Ethan Siegel is a Ph.D. astrophysicist and author of "Starts with a Bang!" He is a science communicator, who professes physics and astronomy at various colleges. He has won numerous awards for science writing since 2008 for his blog, including the award for best science blog by the Institute of Physics. His two books "Treknology: The Science of Star Trek from Tricorders to Warp Drive" and "Beyond the Galaxy: How humanity looked beyond our Milky Way and discovered the entire Universe" are available for purchase at Amazon. Follow him on Twitter @startswithabang.
If dark matter exists in a large halo in our galaxy, made up of particles, then it's passing through us constantly. But how much?
There's a limit to how large planets can be, and it's only about double the radius of Jupiter. At least, so far.
The Big Bang was hot, dense, uniform, and filled with matter and energy. Before that? There was nothing. Here's how that's possible.
More than any other of Einstein's equations, E = mc² is the most recognizable to people. But what does it all mean?
Despite being the closest planet to the Sun, Mercury "only" reaches 800 °F at its hottest. Venus is always hotter, even at night.
Professional astronomy images are the gold standard. But this Large Magellanic Cloud composite is the amateur community's best image ever.
Is the multiverse real? It's one of the hottest questions in all of theoretical physics. We invited two astrophysicists to join the debate.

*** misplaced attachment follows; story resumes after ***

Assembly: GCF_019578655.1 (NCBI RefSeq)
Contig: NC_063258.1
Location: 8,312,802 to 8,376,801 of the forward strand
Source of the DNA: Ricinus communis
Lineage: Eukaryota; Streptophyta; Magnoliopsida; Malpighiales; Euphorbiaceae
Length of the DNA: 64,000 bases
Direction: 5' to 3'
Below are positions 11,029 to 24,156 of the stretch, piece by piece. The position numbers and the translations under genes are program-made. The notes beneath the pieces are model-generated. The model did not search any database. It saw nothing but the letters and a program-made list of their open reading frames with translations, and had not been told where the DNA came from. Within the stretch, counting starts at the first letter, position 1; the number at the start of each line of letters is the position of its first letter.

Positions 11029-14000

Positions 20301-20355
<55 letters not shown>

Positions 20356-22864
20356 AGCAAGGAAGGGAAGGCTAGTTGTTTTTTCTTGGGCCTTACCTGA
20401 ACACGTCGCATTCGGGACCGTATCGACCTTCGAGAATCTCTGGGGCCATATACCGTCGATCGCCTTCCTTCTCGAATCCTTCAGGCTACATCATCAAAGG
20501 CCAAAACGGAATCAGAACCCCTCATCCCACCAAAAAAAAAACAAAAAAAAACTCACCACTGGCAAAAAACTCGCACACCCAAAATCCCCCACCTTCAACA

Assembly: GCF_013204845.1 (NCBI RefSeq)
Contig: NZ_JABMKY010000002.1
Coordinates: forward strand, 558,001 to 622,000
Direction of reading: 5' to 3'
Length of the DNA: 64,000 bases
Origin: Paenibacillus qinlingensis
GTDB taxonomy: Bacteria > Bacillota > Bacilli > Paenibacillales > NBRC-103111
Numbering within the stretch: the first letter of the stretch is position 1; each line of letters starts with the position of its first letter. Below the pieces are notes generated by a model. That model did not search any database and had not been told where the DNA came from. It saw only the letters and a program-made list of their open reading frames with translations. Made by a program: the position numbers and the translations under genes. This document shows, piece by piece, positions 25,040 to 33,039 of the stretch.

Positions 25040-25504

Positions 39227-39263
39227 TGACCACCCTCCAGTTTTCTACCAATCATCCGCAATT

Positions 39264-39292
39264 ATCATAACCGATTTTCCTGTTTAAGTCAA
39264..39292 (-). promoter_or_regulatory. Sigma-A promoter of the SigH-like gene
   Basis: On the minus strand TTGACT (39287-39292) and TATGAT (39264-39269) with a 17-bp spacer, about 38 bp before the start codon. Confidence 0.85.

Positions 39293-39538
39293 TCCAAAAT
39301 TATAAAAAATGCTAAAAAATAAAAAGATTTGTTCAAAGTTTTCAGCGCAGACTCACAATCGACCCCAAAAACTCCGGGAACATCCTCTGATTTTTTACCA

The natural wonders of Mauritius include the spectacular sight of an underwater waterfall. Here's the science of how it works.
Out of all the galaxies we know, only a few little ones are missing dark matter. At last, we finally understand why.
Move over, IC 1101. You may be impressively large, but you never stood a chance against the largest known galaxy: Alcyoneus.
Once science operations begin for James Webb, we'll never look at the Universe the same way again. Here's what everyone should know.
Lake Baikal holds nearly one-fourth of Earth's fresh surface water and is the most scientifically interesting lake on our planet.
With 1550 distinct type Ia supernovae measured across ~10 billion years of cosmic time, the Pantheon+ data set reveals our Universe.
65 million years ago, an asteroid strike caused the 5th great mass extinction. Could we save Earth, today, from a similar event?
The ANITA experiment found cosmic rays shooting out of Antarctica. One interpretation claims "parallel Universes," but is that right?
As viewed by the MeerKAT telescope, this radio view of the Milky Way blows away every other way we've ever seen our home galaxy.
There really might be extraterrestrials out there, attempting to make contact. Here's how science, not fiction, is attempting to find them.
With launch costs dropping and enormous numbers of new satellites filling the sky, can't we just do it all from space?
Travel half the distance to your destination, and there's always another half to go. Despite Zeno's Paradox, you always arrive right on time.
The Universe is supposed to be the same everywhere and in all directions. So what's that giant "cold spot" doing out there?
Just 12 million light-years away, the galaxies Messier 81 and 82 offer a nearby preview of the Milky Way-Andromeda merger.